The frequent flyer community has spoken forever about the terrible availability of Delta Skymiles award tickets (at the lowest redemption level). Sometimes among this group this is considerable griping when the reality isn’t so bad. However, this is not one of those cases.
I just thought I’d take screenshots of award availability of two popular routes — New York to Honolulu & New York to Tokyo-Narita — on Delta and on United (and its Star Alliance partners). Delta does include some partners on their own site’s search, but not in the extensive way that United does include its own partners. Plus, Delta has fuel surcharges on nearly all international partner redemptions, while United has none.
As much as people complain about Delta, I think the reality is actually even worse than that. Let’s take a look.
Here is Delta’s award availability in coach (though business class looked exactly the same) for New York to Honolulu:
Keep in mind that YELLOW is mid-level, not low level, availability.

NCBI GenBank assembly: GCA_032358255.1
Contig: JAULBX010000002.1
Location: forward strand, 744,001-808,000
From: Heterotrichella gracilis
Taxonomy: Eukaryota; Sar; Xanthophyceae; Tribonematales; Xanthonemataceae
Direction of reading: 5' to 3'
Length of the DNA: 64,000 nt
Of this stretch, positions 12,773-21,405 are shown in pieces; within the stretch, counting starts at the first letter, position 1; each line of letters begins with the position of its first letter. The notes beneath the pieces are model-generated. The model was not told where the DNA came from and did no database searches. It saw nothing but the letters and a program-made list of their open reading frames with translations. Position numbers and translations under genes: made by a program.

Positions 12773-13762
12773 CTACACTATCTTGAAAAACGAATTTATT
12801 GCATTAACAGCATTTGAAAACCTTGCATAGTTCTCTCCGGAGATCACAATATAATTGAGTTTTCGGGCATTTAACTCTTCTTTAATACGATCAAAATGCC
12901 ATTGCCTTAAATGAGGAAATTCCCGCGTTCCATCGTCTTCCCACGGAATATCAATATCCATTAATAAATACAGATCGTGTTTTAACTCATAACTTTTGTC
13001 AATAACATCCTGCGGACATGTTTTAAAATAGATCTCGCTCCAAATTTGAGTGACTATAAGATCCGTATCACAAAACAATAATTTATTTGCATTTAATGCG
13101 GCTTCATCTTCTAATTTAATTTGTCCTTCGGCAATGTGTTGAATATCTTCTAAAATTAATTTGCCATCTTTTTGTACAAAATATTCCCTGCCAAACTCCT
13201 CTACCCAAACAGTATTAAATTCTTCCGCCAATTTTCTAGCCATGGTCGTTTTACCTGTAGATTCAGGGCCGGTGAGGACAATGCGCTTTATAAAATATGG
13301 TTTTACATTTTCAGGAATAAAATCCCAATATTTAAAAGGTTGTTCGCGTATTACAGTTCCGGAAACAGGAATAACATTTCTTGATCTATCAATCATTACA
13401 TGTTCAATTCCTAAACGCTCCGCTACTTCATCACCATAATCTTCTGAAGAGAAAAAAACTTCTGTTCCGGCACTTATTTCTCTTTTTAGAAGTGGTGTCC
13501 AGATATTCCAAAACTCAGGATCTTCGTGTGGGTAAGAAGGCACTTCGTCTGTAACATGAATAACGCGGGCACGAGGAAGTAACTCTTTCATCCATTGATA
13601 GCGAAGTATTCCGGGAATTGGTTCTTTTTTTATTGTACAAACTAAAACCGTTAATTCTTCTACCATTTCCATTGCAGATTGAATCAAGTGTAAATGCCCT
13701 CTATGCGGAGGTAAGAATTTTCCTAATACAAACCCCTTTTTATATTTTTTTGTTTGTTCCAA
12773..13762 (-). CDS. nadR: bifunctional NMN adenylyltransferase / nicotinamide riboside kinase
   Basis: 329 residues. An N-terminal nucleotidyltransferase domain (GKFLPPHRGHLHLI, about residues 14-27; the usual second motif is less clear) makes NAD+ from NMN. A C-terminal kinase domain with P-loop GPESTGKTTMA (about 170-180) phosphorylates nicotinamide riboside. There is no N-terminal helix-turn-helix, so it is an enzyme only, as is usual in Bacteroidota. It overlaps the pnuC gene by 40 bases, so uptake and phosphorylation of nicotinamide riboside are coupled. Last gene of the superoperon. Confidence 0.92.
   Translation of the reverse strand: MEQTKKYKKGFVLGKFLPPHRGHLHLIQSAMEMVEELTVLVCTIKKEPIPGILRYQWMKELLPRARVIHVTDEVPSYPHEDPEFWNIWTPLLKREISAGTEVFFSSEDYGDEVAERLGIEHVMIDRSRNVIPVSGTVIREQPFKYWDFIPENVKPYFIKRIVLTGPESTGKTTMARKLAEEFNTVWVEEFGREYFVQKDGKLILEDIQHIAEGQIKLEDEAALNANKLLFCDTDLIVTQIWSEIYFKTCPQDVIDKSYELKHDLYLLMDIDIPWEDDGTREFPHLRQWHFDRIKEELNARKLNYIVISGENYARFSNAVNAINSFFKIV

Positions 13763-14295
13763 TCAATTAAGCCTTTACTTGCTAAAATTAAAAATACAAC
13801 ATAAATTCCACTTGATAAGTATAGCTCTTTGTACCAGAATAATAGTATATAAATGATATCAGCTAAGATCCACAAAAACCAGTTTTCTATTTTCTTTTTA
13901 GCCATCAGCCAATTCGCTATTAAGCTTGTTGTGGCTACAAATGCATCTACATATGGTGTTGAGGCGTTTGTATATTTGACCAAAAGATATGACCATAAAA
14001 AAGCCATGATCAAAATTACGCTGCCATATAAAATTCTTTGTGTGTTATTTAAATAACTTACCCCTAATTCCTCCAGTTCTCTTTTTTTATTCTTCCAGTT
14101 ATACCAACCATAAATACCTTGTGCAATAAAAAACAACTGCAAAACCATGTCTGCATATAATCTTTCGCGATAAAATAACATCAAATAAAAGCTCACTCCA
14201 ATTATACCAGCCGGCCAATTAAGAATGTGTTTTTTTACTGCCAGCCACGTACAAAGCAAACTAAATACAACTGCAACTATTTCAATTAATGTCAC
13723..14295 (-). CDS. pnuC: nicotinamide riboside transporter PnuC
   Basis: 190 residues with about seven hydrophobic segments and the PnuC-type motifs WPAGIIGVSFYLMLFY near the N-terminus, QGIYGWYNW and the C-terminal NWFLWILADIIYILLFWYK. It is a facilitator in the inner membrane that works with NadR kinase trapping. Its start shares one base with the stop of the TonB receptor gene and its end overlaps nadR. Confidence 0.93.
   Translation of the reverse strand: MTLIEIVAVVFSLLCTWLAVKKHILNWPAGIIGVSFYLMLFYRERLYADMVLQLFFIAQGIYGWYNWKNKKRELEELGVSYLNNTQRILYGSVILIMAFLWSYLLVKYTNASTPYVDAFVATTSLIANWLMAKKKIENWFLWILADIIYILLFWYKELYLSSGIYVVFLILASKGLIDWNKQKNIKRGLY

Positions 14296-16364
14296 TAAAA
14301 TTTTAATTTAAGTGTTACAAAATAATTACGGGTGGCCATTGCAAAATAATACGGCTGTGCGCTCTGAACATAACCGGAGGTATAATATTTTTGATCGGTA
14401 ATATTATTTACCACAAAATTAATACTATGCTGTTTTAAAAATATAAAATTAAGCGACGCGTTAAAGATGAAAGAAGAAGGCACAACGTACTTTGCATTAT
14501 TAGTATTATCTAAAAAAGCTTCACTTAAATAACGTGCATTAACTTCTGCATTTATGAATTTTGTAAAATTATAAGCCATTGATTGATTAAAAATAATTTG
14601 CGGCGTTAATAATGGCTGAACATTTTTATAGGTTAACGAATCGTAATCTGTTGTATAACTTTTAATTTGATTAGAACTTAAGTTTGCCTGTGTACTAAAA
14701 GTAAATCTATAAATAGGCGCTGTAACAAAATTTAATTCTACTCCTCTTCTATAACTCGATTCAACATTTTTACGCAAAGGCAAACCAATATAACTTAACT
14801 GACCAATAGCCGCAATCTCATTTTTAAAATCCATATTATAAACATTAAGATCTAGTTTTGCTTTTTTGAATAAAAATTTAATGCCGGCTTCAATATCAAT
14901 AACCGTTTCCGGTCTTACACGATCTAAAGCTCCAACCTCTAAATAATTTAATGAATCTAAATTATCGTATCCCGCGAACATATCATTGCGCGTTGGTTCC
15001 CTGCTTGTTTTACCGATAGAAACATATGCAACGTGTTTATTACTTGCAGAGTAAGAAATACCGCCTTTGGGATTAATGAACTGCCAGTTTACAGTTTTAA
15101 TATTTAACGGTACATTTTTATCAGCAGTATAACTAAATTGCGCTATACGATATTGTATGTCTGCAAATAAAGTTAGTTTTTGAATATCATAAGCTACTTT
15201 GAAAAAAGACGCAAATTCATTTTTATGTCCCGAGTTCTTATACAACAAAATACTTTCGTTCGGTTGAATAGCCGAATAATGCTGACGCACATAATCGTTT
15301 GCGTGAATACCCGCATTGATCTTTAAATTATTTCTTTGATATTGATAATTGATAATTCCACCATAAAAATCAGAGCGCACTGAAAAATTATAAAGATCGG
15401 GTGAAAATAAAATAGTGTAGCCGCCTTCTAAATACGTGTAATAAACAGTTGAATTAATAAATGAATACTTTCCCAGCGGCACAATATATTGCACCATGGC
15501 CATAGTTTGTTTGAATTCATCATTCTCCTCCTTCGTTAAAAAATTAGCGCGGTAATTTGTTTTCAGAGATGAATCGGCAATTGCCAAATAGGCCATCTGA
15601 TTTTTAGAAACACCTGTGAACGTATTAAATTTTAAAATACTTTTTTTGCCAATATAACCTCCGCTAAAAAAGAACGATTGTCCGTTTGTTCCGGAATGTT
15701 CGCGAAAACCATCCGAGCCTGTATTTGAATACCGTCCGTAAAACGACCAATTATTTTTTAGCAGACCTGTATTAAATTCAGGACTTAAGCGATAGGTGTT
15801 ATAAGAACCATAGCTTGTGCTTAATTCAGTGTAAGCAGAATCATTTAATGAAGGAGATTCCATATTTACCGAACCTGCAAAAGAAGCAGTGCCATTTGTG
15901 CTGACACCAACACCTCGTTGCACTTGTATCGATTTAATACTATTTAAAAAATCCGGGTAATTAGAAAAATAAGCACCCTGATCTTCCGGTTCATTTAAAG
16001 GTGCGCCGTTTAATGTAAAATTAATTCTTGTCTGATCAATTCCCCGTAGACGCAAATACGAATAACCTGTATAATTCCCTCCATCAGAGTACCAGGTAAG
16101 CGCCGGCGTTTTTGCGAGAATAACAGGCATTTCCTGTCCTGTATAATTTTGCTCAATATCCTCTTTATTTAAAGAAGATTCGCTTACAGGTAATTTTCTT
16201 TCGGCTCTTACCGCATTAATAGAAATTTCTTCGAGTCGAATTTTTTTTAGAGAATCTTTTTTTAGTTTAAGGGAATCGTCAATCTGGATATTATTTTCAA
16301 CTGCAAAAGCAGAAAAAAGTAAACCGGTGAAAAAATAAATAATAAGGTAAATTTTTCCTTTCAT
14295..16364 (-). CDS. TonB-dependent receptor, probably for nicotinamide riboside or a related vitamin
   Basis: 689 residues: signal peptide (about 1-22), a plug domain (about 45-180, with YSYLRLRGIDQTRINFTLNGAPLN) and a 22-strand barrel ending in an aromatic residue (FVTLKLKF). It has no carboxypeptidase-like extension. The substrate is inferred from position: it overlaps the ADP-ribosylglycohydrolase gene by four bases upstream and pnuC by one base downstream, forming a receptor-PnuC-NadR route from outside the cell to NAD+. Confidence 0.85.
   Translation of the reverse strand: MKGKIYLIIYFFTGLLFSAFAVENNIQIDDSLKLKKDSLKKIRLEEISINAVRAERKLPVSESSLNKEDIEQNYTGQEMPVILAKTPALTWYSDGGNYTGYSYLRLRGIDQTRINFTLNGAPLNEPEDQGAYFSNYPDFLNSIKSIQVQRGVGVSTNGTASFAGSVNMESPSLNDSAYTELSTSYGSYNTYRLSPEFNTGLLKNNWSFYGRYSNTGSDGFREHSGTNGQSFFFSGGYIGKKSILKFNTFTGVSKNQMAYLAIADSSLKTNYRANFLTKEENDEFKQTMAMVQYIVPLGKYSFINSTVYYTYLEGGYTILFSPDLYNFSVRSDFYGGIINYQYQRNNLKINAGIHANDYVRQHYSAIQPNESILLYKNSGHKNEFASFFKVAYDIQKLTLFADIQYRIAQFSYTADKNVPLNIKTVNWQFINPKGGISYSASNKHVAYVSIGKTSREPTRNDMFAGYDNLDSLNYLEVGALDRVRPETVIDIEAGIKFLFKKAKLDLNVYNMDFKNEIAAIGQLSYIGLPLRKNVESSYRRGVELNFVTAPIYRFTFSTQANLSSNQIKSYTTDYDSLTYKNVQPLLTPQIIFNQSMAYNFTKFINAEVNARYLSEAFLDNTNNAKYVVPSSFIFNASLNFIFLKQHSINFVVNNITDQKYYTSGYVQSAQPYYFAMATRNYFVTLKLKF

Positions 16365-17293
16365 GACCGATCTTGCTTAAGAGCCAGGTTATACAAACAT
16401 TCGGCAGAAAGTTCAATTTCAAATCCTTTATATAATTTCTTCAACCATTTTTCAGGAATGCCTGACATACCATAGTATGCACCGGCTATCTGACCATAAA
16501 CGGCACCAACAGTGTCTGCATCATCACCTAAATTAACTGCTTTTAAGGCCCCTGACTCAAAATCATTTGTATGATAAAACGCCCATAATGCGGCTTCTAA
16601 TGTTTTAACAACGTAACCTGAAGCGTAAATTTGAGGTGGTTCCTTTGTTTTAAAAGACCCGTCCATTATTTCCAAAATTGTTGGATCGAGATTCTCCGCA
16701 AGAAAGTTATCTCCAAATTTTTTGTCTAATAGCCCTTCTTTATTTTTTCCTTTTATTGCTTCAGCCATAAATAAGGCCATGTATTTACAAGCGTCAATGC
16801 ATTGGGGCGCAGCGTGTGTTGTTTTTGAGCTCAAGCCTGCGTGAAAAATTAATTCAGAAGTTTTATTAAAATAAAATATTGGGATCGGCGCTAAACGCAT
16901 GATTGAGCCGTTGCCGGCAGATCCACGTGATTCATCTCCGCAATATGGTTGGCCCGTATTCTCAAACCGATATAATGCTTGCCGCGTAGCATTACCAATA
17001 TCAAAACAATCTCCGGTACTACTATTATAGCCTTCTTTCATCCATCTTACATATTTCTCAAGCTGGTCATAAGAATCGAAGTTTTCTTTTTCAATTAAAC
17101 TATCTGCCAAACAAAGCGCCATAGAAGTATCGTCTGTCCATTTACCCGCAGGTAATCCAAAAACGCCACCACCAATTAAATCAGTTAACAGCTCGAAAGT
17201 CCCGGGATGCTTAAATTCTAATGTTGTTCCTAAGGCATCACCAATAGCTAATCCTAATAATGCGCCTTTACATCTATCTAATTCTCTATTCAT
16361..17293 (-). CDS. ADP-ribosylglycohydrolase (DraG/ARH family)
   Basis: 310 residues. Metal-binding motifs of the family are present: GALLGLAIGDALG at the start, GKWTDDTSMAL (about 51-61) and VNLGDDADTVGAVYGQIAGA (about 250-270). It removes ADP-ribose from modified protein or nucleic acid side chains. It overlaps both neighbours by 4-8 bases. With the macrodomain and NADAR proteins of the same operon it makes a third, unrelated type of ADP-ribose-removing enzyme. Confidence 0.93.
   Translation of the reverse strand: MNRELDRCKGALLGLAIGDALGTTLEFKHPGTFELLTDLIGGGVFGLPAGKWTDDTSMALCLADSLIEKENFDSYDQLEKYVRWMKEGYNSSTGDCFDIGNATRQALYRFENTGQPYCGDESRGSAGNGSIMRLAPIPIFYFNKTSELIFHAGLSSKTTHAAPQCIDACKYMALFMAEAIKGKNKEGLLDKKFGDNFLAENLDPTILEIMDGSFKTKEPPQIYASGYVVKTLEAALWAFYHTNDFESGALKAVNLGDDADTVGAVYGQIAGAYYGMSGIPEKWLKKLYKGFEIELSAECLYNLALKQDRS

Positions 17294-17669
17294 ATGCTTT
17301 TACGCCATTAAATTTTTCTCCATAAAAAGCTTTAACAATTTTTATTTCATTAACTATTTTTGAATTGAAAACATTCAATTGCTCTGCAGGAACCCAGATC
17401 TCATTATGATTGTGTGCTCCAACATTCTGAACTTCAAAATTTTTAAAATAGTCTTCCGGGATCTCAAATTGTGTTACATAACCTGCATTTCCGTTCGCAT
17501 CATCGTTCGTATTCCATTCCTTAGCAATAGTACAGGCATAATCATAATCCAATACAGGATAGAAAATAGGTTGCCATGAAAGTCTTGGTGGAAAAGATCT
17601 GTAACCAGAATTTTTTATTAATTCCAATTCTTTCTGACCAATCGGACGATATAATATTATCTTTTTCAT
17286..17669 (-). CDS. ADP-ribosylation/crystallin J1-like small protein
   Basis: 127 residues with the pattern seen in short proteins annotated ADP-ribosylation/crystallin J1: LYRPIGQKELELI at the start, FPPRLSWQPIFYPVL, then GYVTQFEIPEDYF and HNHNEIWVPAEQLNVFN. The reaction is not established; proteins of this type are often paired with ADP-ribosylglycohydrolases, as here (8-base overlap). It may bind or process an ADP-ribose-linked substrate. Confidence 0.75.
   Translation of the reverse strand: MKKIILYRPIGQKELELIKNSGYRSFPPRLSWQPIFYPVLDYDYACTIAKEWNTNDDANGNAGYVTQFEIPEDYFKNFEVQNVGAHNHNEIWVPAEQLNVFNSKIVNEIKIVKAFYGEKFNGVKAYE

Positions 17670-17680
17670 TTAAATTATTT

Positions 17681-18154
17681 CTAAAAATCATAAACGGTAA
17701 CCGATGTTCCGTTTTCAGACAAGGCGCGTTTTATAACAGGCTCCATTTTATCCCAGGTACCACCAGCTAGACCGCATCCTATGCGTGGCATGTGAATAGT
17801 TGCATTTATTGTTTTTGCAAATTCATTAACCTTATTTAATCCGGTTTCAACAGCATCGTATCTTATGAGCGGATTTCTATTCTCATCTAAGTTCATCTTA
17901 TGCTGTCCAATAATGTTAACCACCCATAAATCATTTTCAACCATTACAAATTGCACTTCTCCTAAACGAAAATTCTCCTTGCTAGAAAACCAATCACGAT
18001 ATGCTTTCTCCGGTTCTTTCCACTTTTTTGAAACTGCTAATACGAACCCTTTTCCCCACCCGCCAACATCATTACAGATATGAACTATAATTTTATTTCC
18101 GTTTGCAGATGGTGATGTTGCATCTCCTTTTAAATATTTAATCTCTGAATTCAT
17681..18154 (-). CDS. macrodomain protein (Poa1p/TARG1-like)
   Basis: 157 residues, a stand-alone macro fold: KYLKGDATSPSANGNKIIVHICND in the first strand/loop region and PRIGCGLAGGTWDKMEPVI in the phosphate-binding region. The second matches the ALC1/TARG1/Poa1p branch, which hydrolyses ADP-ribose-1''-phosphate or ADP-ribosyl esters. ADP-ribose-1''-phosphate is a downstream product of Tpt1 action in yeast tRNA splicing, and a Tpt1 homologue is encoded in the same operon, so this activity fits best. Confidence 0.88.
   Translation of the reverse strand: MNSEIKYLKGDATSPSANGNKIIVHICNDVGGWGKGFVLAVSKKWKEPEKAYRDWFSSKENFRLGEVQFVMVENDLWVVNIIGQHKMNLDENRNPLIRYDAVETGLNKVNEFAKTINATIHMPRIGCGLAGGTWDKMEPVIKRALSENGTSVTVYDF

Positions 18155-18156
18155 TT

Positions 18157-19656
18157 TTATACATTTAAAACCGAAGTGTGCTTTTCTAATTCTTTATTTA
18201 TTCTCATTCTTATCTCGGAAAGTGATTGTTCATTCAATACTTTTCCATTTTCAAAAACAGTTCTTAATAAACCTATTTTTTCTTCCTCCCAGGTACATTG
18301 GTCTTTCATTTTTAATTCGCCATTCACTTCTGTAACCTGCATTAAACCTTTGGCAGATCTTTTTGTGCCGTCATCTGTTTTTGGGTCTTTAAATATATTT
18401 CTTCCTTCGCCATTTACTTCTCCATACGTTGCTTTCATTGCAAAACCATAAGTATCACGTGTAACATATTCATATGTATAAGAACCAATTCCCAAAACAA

Now check out United:
Yes, that’s correct: there is coach and business class availability nearly every day in April.
New York to Tokyo?
Have fun in Japan.
Is this comparison 100% fair? Not 100%, no. Delta has a couple of partners that can get you to Tokyo that don’t show up on Delta.com. But do most people know that? No. And does that help with the pathetic availability to Hawaii? No it doesn’t. If I pulled up a bunch more cities – especially international destinations – it would show the same thing: wide availability on Star Alliance, and virtually nothing with Skyteam. Or, at best, availability to Europe with partners that charge significant fuel surcharges.
I know that for most people this isn’t new news. But when you see it in those charts, it really hits home: Skymiles is, in many-to-most cases, useless.
If you’re an infrequent flyer and you find yourself on Delta, do yourself a favor and credit the miles to Alaska, where you can use those miles on Delta OR American (or Alaska…or British Airways).